Few people in the world have earned more awe and respect than Steve Jobs, and many consumers view their pocket-sized supercomputer as an extension of the man himself. Without realizing it, some equate this CEO’s story with Apple’s story. But if the two stories were truly one and the same, then the company would be in trouble. It would be famous for excellence, sure, but also relational dysfunction, unpredictable anger, biting sarcasm, and broken trust. The man may have been great, but he was still a man. No matter what analysts say, his was not the brand’s story.
Image attribution: EileenRose
It’s Not An “About Us” Page
The “Our Team” page on your website probably ranks highly with regard to page views. It’s certainly vital to your brand, and it’s a personal favorite of mine on every company’s site. But the nuggets included here are not the complete picture.
It’s Not a Corporate Timeline
I lifted the true story of the deadly draft riots straight from the “Our History” page of the New York Times. The event is definitely part of the Times’ corporate story, but the list of events under “Our History” is inanimate and one-dimensional. It was only after further research that I learned why men were rioting in the first place, the role of racial tensions, and exactly how the drama unfolded.
It’s Not Even an Advertisement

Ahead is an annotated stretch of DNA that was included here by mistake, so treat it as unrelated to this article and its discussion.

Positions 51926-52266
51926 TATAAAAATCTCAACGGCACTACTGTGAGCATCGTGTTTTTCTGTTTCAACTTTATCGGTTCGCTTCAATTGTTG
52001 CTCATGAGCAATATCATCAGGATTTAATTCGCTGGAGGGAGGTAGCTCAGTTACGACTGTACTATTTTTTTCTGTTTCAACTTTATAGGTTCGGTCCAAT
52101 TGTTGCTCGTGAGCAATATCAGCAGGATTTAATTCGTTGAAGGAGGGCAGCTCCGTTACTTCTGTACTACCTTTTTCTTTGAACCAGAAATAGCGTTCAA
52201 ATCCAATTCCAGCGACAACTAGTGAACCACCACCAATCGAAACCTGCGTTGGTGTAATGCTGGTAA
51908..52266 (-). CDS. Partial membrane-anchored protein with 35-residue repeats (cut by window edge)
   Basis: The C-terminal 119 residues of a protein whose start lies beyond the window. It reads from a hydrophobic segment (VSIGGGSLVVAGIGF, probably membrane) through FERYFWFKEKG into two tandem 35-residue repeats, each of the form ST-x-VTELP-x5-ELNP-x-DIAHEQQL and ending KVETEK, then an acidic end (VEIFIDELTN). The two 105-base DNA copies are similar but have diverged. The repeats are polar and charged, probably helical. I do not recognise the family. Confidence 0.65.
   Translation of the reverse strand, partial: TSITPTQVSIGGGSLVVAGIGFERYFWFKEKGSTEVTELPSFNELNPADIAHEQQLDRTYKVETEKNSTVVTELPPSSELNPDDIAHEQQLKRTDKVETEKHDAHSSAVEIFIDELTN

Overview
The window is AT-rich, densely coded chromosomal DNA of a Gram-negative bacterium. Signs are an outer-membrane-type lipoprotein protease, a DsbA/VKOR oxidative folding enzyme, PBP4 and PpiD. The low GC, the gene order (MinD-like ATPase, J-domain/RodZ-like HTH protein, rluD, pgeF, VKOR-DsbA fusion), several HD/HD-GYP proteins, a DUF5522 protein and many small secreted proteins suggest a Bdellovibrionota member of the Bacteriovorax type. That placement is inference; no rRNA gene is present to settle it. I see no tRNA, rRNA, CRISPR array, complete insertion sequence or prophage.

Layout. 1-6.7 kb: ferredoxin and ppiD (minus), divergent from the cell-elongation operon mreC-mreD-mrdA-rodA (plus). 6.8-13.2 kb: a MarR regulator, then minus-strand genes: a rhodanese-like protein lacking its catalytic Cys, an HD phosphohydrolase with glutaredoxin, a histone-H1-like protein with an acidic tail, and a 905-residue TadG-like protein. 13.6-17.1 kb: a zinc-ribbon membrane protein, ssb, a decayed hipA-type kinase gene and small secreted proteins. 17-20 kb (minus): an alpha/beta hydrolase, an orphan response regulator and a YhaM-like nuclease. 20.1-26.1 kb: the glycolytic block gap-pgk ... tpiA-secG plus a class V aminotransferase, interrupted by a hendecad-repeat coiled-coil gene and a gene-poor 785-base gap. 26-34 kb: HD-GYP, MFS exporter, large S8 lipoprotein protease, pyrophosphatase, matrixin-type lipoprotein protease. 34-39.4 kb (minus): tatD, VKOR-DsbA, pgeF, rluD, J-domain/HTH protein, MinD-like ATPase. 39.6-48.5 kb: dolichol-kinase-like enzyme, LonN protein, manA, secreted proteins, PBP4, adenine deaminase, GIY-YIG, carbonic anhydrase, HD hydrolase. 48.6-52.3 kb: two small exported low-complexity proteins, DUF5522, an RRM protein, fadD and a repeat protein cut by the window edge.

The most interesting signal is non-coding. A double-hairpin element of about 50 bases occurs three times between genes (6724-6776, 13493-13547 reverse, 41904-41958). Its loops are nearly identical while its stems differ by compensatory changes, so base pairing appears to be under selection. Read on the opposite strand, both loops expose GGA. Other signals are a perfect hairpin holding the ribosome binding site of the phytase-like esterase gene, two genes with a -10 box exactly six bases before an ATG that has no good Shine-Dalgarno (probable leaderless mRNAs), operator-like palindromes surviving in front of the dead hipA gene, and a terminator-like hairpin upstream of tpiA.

Brand storytelling should be part of your marketing strategy, but the story itself is not conjured up in a brainstorming session. It’s organic. Volatile. And when—even accidentally—it reveals your brand in a positive light, you’ll feel the urge to publish it everywhere, because that stuff is way better than fiction from an agency. That’s exciting. That’s when you find out your content writes itself.
It’s Not Over
Sorry, but a brand’s story isn’t something that happened. “How we got here” is a great part of your brand’s narrative, but it’s not the complete picture. Get comfortable with the tension of an unfolding, always evolving story, and you’ll start to see your audience ask for more. Yes, it’s a little scary, because anything can (and often does) happen.
With that out of the way, it’s time to identify and amplify your brand’s unique story.
Jeff Bezos is often quoted as saying your brand’s story is your company’s reputation. Others have said it’s how you make people feel. But those are vague, slippery concepts that can be lost in translation as your team tries to demystify the goal. Put handles on the term so it’s no longer unclear to you, your people, or your prospects.
Image attribution: Gabriel Garcia Marengo
It’s Your Internal Culture
Beyond “Our Team,” your company culture is the collection of swirling histories, familial habits, and hospitable grace that plays out every day in cubicles and hallways. “Laughter leads to running jokes, and running jokes lead to a shared history, and a shared history is culture,” writes Scott Berkun in The Year Without Pants: WordPress.com and the Future of Work. “What is a friend, a brother or sister, or a partner but someone you share important stories with?” Encourage friendly rivalries, personality quirks, and unlikely relationships within your company and between vendors. Before you know it, stories emerge—good ones, too. Every little legend contributes to the solidarity that builds an entire brand’s story.
It’s Your Causes